* Eaton increased the availability and coverage of its Reman transmissions through the addition of a new Flex Reman line and raising the standard warranty coverage of its portfolio to two years for line-haul and 18 months for vocational applications.

* Jacobs Vehicle Systems launched a new engine brake for the Cummins ISX 11.9 diesel engine. The Model 460 is rated between 346 and 390 hp at 1,900 and 2,100 rpm respectively.

* Caterpillar launched its “Win a Cat Truck” contest. Submit a video, essay or audio recording describing your vocational application and explaining how owning a new Cat CT660 will make you more successful at

* During Detroit Diesel’s Driver Appreciation Month in August, truck drivers and owners can visit the company’s manufacturing facility for a presentation, lunch and plant tour. To register, go to

Light- and Medium-Duty Marketplace

Ryder expands NG truck fleet

Ryder System Inc. has secured lease agreements for 87 heavy-duty natural gas trucks from customers looking to take advantage of the fuel cost savings and environmental benefits of alternative fuel-powered vehicles. Ryder says 65 of those vehicles are part of its NG fleet in Southern California, made available through the Ryder/San Bernardino Associated Governments (SANBAG) Natural Gas Vehicle project.

Due to the relationship Ryder has established with the SANBAG project, the company says it also has been able to expand its alternative fuel program outside of California and has secured a lease agreement with customer Golden Eagle Distributors Inc. for 22 NG vehicles in Arizona.

The Ryder/SANBAG project is part of a joint public-private partnership between the U.S. Department of Energy, the California Energy Commission, San Bernardino Associated Governments, Southern California Association of Governments and Ryder. The $38.7 million project includes a total of 202 NG vehicles available for lease or rent; three strategically located NG-compliant maintenance shops in Rancho Dominguez, Orange and Fontana; and two fueling stations. Ryder took delivery of 70 vehicles in May and is expected to have the balance of the full 202 SANBAG NG vehicle order in its fleet by the end of 2011.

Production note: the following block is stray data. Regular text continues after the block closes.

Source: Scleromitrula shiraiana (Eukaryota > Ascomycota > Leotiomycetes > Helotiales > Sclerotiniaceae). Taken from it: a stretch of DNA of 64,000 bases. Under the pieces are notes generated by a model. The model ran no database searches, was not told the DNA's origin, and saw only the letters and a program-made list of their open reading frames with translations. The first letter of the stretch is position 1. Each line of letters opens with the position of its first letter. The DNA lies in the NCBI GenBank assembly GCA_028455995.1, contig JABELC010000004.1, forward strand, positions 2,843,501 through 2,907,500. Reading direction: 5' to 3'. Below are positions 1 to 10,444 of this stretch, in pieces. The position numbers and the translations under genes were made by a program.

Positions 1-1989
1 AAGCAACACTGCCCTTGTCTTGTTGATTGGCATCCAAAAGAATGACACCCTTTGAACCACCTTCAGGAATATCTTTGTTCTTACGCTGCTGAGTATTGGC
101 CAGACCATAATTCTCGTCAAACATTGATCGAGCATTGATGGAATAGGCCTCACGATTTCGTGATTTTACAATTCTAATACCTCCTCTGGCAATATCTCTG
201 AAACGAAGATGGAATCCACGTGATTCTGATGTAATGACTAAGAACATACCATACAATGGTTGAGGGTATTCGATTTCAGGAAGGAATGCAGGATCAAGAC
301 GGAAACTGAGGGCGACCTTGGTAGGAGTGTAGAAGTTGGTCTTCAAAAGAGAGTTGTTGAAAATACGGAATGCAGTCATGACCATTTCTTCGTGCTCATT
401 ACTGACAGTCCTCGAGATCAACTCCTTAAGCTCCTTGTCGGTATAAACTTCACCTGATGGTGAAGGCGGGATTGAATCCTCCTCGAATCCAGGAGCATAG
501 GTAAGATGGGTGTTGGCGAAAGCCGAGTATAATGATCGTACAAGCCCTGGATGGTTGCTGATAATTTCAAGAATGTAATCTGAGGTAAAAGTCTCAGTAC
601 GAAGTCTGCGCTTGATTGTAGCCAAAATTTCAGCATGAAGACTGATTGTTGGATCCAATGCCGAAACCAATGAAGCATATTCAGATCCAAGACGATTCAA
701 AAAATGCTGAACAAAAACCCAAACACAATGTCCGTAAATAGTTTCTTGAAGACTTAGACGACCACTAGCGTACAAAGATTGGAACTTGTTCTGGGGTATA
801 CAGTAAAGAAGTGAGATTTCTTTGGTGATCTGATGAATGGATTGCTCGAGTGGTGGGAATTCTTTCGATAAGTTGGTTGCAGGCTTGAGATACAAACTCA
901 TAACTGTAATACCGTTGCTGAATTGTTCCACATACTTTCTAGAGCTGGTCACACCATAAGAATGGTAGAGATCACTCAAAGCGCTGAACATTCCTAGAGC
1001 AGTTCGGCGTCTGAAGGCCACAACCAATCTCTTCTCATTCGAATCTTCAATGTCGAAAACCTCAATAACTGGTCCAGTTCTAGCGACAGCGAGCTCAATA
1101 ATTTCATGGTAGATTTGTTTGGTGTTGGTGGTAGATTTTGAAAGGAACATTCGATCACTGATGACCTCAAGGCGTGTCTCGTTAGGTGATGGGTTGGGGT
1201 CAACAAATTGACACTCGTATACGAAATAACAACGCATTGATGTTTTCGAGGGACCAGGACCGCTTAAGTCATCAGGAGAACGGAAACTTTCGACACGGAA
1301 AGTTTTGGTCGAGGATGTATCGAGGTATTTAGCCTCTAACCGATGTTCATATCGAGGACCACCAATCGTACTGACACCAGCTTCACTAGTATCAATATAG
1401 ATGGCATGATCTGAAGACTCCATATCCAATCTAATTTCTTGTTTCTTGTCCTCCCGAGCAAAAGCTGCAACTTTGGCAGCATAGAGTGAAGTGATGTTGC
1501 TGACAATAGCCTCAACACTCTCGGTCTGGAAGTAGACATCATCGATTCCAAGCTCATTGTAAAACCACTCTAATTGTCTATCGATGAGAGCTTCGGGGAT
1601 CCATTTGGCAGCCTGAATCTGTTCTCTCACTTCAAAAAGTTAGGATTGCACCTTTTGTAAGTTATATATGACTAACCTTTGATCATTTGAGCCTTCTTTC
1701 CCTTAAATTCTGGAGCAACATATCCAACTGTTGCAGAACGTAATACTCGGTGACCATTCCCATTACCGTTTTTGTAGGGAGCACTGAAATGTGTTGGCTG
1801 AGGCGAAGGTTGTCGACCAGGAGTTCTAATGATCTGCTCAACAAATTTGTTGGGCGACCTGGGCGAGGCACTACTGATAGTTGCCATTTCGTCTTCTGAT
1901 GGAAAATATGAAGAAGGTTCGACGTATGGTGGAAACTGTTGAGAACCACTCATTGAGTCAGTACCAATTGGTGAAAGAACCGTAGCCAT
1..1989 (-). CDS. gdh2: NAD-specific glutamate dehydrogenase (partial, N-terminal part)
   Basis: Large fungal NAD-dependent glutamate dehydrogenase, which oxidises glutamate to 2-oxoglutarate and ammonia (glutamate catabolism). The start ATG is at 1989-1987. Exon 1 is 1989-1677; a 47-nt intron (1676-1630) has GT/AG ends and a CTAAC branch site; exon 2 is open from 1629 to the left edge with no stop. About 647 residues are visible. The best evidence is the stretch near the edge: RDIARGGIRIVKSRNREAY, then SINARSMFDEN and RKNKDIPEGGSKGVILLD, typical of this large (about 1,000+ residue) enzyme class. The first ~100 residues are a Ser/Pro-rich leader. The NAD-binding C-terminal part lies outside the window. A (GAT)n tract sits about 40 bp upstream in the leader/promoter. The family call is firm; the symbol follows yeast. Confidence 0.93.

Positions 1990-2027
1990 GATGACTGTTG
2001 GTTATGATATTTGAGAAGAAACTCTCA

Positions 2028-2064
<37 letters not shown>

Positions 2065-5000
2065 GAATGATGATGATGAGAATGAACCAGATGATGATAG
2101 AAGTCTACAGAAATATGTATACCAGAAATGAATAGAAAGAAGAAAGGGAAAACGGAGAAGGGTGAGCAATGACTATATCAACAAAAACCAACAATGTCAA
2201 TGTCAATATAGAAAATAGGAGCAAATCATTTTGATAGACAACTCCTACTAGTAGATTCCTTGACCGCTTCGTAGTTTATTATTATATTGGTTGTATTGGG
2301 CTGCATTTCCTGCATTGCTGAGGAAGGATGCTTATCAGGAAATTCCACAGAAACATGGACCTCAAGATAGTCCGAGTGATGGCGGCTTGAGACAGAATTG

FedEx invests in fuel-efficient vehicles

FedEx Express says that it is placing 24 new all-electric vehicles into service, expanding to three new cities and more than doubling its fleet to 43 all-electric vehicles while growing the diversity of suppliers it uses for electric vehicles. At the same time, FedEx Express is adding more hybrid-electrics, using composite vehicles and upgrading over a tenth of its conventional vehicle fleet to more energy-efficient vehicles.

“We are using efficient technologies that are readily available now, while investing in innovative technologies that we hope and believe can be vehicle workhorses for the future,” says Dennis Beal, vice president of FedEx Express Global Vehicles.

FedEx Express is bringing new all-electric delivery vehicles to New York City, Chicago and Memphis, Tenn., and diversifying its existing Los Angeles fleet. In all, FedEx is adding into service 15 Navistar eStar electric vehicles, two Freightliner Custom Chassis Corp. (FCCC) eCell electric vehicles, two FCCC electric vehicle retrofits and five Ford Transit Connect Electric vans to complement the current 19 all-electric vehicles deployed in Los Angeles, London and Paris.

FedEx Express says these vehicles also will be studied to help evolve all-electric vehicle technology and to establish a foundation of understanding on utility grid needs by modeling impact of future all-electric vehicle growth on the shared energy grid.


MSHA OKs Cummins-powered Ram